Right now I’m making the transition from writing a series to writing a stand-alone. There are similarities between the two forms, of course. Setting is still all important, for example. We need to know where the story takes place and how this affects the characters. Is the story set in a city? If yes, then at least some characters will travel by public transportation–the subway or bus or zip car or Uber/Lyft or bicycle. If the setting is a small town or even a farm community, the bus will be a once a day opportunity, and most people will drive everywhere.

The variety of characters around the protagonist will remain important, but here some less obvious differences start to emerge. In any mystery the reader expects a diversity in age, occupation, gender, and race. That’s a given. The list of characters should reflect the makeup of the setting in all its variety and richness. Even in the most traditional stories from the Golden Age, the characters, especially the suspects, had a sense of individuality and diversity within the given bounds of the time. The Anita Ray series is set in a tourist resort in South India, which gives me unlimited possibilities for characters.

In a mystery novel that is part of a series, the suspects orbited around the protagonist and her or his circle of friends and relatives, the recurring personae of the series. We enjoy seeing some of our favorite fictional friends fall in and out of trouble, knowing that in the end, the real culprit will be found out. Our literary friends, of course, will be fine. I was glad of this because I grew very fond of some of Felicity O’Brien’s relatives in Below the Tree Line, my newest series.

In a stand-alone, every single character is equally suspect. There is no protected circle of recurring characters, and there is no single character who cannot be the culprit, not even the narrator in a first person tale. Perhaps I should say, especially not the protagonist now that there are so many stories with unreliable narrators.

As I tackle my first stand-alone, writing every character as though he or she is the villain changes some fundamental aspects of the story. The narrator in a first person story really has no one she can rely on as a trustworthy confidante. We have to suspect everyone. Never can we say, Oh, that’s just Aunt Ida. She’s always like that, right from Book One. In a stand-alone, Aunt Ida, as flaky as she may be, remains a viable candidate for the role of murderer. If the narrator is confiding in her about her suspicions, Aunt Ida could be gathering information that will enable her to foist the guilt onto someone else. Or Aunt Ida could be discerning an important detail that would allow her to blackmail the real villain. Or the narrator could be planting ideas in Aunt Ida’s mind to propel her to act in a certain way. Poor Aunt Ida. She’s landed in the wrong script, and there’s no getting out of it.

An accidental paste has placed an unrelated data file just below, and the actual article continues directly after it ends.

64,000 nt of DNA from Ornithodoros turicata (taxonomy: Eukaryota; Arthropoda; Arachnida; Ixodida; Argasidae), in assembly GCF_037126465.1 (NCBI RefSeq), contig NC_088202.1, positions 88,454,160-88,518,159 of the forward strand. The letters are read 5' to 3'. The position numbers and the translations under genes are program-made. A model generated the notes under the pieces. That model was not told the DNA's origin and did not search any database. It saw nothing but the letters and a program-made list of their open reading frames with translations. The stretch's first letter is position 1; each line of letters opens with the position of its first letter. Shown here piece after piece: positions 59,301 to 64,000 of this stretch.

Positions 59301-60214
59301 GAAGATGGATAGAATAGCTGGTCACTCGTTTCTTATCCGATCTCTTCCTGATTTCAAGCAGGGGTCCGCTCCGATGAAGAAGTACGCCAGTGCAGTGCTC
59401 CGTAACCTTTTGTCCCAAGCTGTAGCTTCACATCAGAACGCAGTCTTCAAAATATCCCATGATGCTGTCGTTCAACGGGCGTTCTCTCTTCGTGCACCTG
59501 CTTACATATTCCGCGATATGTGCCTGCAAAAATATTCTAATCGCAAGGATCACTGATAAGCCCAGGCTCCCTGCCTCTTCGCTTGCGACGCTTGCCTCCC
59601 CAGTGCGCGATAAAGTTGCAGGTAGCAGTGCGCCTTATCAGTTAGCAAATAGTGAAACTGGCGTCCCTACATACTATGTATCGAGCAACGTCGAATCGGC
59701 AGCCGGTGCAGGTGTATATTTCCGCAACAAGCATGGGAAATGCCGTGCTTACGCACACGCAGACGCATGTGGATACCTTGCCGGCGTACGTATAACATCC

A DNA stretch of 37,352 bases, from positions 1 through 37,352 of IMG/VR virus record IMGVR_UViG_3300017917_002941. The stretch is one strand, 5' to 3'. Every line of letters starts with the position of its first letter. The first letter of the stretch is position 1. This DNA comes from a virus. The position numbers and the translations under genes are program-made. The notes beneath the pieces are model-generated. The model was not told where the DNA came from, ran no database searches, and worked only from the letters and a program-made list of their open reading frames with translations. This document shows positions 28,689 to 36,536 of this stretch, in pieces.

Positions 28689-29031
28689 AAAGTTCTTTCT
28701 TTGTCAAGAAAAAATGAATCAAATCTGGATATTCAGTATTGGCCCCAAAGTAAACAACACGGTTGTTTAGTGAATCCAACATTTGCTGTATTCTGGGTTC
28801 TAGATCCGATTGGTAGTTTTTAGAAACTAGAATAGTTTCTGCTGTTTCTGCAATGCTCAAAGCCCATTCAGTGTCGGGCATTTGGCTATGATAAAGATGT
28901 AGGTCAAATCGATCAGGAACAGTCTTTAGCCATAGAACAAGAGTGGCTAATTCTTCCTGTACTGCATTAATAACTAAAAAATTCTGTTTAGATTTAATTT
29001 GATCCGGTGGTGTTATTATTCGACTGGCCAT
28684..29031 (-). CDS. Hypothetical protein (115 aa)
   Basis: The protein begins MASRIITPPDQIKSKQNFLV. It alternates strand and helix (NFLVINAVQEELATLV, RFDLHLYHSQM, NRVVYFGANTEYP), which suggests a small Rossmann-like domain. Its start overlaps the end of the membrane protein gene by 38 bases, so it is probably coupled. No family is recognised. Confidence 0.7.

The other change that seems most notable to me should be obvious in the preceding paragraph. No matter how dire the situation, I tend to see things through a particular lens, and it shows up in my wry humor. Aunt Ida can’t become a comedic character that undermines the tension of the story.

I’m working on all of this, and when I finally finish this ms I hope I’ll have mastered what is for me partly a new form. Stay tuned as we used to say. More to come.

6 thoughts on “Transitions

  1. Good luck!! It’s an interesting transition to make. I’m going opposite. I’ve been writing standalone and am moving to a series. It’s really enjoyable to think about how to approach them differently.

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  2. Out of my 13 published books, I only have one standalone. The rest are series bound. Whether this is true for other authors I couldn’t say, but I have found my standalone, of which I am very proud and even won a prestigious award, never became a big seller. Recently, I renamed the book and changed the cover, hoping this will attract more readers. We will see. However, I am a firm believer we should write what our heart dictates. If I was in business to make money, I would have become a plumber.

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    1. Heather, I’m in almost exactly the same position–12 novels, 2 nonfiction–with one stand-alone, almost finished. I have no idea how well it will do, so I have read your comment with interest. I hope the new name and cover bring you more financial success (congratulations on the award), and I can only hope mine does well. As for plumbing, I never seriously considered doing anything other than writing despite the sorry pay. Thanks for sharing your experience. Sobering.

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  3. Susan, Great post! I think that’s why I like my new series. While it is a series, the main protagonist isn’t always around friends and people he knows. His job can take him to places he knows no one. But the reader will know he didn’t cause the murder. I agree, a standalone murder mystery is a different type of story in that you aren’t sure who, including the narrator, could be the villain.


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